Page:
Wednesday, 13 June 2012

Abdication by Juliet Nicolson

I intended to post this last week before its publication, but I have been very busy doing a combination of being ill and volunteering with the IET's rare books collection which was epic. My next review will be of the Obsidian and Blood trilogy, which has taken me a little time to read through (after breaking off reading one historical fiction epic I moved on to another...) but which I have greatly enjoyed.

Abdication follows the story of Edward VIII and Wallis Simpson as seen through the eyes of one of Wallis's close friends and the chauffeur of a politician. Although I enjoyed reading it, it seemed in many ways to be a re-hash of similar stories, I particularly thought of the Upstairs, Downstairs Christmas episodes from a few years ago. I suppose that is a difficulty of writing historical fiction about well-known events, but I felt that Abdication didn't really add anything to the story, or offer a particularly interesting perspective.
I liked May, the politician's chauffeur and one of the main characters, even though she is a bit on the perfect side. I enjoyed the descriptions of her and her family, both in Barbados and in the East End and I wish that the story arc had concentrated more on her. One thing about her really grated on me [SPOILER]: I found the heavily signposted dramatic reveal of her parentage to be hammy and completely unnecessary. It seemed almost wedged in at the end. I suppose it could be argued to contribute to the book's overall theme of power - May's "father" taking all the power away from her mother - but it seemed pointless to me.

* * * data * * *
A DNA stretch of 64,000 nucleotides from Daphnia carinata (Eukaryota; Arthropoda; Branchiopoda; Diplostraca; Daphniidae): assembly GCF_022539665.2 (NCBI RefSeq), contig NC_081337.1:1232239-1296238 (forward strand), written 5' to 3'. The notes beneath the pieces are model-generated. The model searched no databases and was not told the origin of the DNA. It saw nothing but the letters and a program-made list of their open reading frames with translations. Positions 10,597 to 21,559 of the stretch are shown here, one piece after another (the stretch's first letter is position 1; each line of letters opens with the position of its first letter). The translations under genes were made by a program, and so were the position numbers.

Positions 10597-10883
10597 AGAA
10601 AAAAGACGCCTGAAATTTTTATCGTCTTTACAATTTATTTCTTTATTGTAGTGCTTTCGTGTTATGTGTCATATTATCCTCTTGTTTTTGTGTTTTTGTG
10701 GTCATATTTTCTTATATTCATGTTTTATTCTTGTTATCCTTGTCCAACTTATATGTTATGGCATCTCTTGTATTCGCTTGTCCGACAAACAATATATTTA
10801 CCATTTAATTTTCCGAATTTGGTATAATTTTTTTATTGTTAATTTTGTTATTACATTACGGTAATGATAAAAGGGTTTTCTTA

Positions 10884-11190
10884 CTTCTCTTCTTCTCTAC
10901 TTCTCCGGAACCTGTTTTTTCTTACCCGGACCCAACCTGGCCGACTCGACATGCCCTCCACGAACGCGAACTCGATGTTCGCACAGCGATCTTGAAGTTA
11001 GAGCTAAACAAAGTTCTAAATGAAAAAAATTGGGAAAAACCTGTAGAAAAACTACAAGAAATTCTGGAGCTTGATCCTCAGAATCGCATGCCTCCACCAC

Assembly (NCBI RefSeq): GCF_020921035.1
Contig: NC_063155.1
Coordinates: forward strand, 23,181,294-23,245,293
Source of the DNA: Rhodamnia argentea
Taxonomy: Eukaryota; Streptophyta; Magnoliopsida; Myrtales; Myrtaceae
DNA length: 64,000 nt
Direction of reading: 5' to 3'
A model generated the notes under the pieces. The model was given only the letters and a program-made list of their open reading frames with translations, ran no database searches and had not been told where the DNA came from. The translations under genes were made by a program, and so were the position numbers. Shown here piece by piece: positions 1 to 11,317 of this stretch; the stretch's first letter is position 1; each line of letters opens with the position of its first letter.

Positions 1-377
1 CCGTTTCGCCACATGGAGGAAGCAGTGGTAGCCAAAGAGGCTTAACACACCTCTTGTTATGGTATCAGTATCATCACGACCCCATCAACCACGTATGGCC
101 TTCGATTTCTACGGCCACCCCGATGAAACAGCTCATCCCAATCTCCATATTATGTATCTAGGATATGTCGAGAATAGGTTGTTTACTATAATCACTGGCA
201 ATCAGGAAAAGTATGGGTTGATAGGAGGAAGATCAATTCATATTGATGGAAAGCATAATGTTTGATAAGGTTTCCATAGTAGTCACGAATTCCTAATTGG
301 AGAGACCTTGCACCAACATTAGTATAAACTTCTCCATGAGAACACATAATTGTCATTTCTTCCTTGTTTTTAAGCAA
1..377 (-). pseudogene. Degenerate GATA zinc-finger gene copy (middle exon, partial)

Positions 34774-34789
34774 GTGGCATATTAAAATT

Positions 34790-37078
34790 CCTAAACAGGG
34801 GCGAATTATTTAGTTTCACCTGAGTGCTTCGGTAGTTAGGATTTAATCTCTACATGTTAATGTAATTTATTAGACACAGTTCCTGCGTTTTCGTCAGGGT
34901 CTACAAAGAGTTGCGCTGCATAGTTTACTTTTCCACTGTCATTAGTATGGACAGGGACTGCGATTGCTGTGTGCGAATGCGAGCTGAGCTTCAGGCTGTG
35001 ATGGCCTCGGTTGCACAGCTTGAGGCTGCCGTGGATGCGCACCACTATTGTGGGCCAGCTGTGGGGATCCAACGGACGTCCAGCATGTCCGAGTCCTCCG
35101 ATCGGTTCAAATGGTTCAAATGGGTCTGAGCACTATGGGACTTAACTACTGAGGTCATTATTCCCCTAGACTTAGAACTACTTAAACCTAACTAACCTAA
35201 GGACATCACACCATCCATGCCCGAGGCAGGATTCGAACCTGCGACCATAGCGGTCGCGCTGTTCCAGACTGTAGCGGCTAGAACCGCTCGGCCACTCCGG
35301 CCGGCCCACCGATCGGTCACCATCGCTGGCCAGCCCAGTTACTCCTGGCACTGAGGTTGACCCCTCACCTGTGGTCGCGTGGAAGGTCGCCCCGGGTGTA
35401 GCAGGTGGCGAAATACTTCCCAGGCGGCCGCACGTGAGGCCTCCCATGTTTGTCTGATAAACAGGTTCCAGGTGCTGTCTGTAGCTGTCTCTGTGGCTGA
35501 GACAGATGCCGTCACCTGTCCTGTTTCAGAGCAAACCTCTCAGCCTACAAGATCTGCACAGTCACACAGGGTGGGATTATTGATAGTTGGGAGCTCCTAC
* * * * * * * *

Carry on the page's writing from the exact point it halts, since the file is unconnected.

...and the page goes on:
I didn't like the other main character - Evangeline Nettlefold, plump spinster friend of Wallis Simpson. I think she was supposed to appear sweet on the outside with a nasty streak, but I just found her to be very inconsistent. I wanted to like her - a gaffe-prone food-a-holic who had, through circumstances out of her control, found herself utterly powerless. As the book progressed, however, the author kept slipping in unpleasant details about her, which didn't really gel with her prior descriptions and in the end I found her character to be a confusing jumble.
Overall this book was a okay light read, but sadly one that was riddled with cliches and inconsistencies. I wouldn't read it again, nor would I rush out and buy any of the author's other works.
Book: Abdication
Author: Juliet Nicolson
Publisher: Bloomsbury
Score: 5/10

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